A Guide to Dysfunctional Management and the Evil Workplace
September 25th, 2013 by William

The Self-Licking Ice Cream Cone

Of the top 25 industrial corporations in the United States in 1900, only two remained on that list at the start of the 1960s. And more profound is the fact that of the top 25 companies on the Fortune 500 in 1961, only six remain there today.

This proves the old adage that nothing lasts forever. It should give pause to all in management in today’s business world. It also sort of proves that the chaos theory, detailed a couple weeks ago in a blog post, is truly at work.

Some of those companies fell from existence because they miscalculated the competition or didn’t correctly forecast the future−a good example being any of the many companies in the typewriter business back when personal computers were making their debut. Still others disappeared because they were absorbed by other companies and still others ceased to exist undoubtedly because they were mismanaged into extinction.

Blockbuster is a perfect timely example. Blockbuster stuck to a business model that no longer offered benefit to the consumer because they discounted Netflix’s completely new business model and continued to believe they could compete and win. Undoubtedly Blockbuster’s management didn’t take Netflix serious because they felt they “knew better.” What else could explain their disregard? They were thoroughly convinced that their business model was the best one and would survive a rising upstart like Netflix. We all know how that turned out.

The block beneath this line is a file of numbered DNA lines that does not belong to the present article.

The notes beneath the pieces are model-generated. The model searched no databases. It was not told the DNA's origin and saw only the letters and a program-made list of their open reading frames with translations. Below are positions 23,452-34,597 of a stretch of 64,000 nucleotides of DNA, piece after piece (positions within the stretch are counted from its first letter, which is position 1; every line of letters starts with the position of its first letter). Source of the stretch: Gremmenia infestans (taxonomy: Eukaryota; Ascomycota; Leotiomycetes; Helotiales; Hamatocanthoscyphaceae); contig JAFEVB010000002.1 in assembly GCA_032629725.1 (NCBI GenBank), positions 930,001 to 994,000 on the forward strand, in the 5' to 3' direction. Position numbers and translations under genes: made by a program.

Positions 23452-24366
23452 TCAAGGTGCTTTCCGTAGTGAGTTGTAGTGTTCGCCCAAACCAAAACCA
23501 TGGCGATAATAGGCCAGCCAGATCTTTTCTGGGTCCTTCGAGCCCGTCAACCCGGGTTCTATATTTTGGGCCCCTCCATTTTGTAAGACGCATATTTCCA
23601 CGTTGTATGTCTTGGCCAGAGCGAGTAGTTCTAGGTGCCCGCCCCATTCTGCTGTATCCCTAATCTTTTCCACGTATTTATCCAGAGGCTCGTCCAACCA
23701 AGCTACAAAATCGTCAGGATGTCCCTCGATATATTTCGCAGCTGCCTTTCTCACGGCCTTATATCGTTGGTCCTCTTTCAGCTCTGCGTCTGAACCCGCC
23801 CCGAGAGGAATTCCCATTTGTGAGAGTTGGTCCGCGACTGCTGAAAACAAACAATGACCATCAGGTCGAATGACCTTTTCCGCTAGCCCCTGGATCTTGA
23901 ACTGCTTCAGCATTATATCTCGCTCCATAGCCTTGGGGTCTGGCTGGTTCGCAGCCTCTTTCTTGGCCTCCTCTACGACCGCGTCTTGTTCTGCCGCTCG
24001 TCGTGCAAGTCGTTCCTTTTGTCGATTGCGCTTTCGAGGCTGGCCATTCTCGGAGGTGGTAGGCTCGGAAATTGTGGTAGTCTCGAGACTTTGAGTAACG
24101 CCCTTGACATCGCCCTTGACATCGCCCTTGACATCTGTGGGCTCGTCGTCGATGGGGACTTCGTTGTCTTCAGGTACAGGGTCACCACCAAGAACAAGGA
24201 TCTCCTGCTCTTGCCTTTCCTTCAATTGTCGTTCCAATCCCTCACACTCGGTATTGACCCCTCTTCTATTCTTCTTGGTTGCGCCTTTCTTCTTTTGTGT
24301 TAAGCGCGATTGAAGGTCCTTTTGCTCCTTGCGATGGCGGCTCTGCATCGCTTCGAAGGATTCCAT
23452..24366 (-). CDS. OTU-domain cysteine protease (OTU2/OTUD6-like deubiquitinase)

The sad irony is that after Blockbuster saw its lunch being eaten it woke up and tried to emulate the Netflix model, albeit too late. It’s sad because in many respects what Blockbuster countered with was in fact superior to what Netflix was doing. The problem is that once you’ve lost the customer base it’s tough to regain.

Companies like Blockbuster are an excellent example of what’s called a “self-licking ice cream cone.” A self-licking ice cream cone is anything that offers few benefits and exists primarily to justify or perpetuate its own existence. And just like an ice cream cone it eventually melts from existence.

The phrase “self-licking ice cream cone” was first used in 1992, in the paper “On Self-Licking Ice Cream Cones,” by Dr. Pete Worden, Director of NASA’s Ames Research Center. His article targeted NASA’s bureaucracy. It’s a perfect metaphor for why many companies are still in business despite their miserable performance or blindness to the future.

That said I’ll admit that in many ways all companies need to be self-perpetuating (self-licking) if they are to remain in business. However there are companies that are clinging to life when in fact they should be allowed to die an ignominious death if for no other reason than to put the employees out of their misery.